Let’s start by pointing out that Garry was sort of a little famous when we got married as well as for a lot of years before we got married and at least at Hannaford’s grocery in downtown Uxbridge, is still famous.
How did I feel about it? I (mostly) enjoyed it. We got great seating in restaurants — and that was when we actually (with two full incomes) could afford them. We got cool invitations to parties we occasionally enjoyed but usually by the time we got there, were sorry we did all that driving for no good reason.
If Garry was officiating I got to meet interesting people — the interesting (and usually ignored) wives of the more special guests. My rank was similar: wife to person known for being on television. Basically, no one, except the other (ignored) wives found me interesting. Garry like to “work the room,” going from famous person to other famous person. This was most satisfying when we were holding the party rather than merely attending one.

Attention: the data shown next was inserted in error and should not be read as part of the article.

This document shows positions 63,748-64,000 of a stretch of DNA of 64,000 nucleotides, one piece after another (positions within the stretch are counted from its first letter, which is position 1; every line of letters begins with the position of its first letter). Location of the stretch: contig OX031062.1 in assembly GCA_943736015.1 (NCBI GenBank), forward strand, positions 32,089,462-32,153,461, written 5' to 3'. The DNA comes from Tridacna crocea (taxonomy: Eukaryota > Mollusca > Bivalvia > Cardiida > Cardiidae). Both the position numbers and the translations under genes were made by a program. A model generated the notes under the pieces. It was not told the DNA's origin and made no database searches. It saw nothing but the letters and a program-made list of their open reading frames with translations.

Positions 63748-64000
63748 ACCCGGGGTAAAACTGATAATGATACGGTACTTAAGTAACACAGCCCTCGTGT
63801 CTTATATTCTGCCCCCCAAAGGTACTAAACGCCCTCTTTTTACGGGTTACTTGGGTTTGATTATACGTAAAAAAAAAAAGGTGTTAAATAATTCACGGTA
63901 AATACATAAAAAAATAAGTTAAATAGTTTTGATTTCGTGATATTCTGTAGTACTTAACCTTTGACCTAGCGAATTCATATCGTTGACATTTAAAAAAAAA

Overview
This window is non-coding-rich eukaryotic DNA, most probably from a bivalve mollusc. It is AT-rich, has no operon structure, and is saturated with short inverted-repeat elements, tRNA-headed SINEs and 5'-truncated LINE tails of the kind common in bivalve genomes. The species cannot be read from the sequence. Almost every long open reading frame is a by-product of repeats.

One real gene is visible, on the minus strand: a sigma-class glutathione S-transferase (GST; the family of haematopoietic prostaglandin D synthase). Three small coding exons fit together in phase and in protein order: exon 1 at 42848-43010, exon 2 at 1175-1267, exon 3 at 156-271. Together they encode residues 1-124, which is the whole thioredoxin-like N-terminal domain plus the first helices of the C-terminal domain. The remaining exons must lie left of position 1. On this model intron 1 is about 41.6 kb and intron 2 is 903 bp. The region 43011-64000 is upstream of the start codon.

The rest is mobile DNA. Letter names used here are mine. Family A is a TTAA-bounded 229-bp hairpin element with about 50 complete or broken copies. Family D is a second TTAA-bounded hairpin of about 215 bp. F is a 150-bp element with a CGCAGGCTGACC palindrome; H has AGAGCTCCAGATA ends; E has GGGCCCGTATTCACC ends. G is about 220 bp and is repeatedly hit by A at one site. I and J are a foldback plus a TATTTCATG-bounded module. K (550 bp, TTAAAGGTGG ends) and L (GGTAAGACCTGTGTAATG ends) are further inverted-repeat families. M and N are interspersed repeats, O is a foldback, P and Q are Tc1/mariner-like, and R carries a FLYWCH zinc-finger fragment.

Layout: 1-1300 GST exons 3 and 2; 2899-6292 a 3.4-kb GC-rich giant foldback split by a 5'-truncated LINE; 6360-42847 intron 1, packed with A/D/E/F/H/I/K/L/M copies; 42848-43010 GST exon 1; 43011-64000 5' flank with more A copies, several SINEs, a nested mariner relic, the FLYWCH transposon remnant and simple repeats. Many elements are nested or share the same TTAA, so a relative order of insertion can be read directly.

Garry like the attention — to a point. He didn’t like attempts to bribe him and he always returned every penny of it. We stopped going to some restaurants because they wouldn’t let him pay. First, it was a favor, but after a while, it felt like a bribe so we elsewhere. Too bad. It was a great restaurant.
He didn’t like being interrupted for autographs in the middle of dinner. Couldn’t they wait until we made it to dessert? Over all, since Garry wasn’t super-famous — not Hollywood-style famous. It was not a crazy sort of famous and it felt normal.
So now, except for some strange interludes at Hannaford, we live life in the slow lane. I like the slow lane. It suits us. When you get finished being famous or sort of famous, it’s good to slow down and just breathe.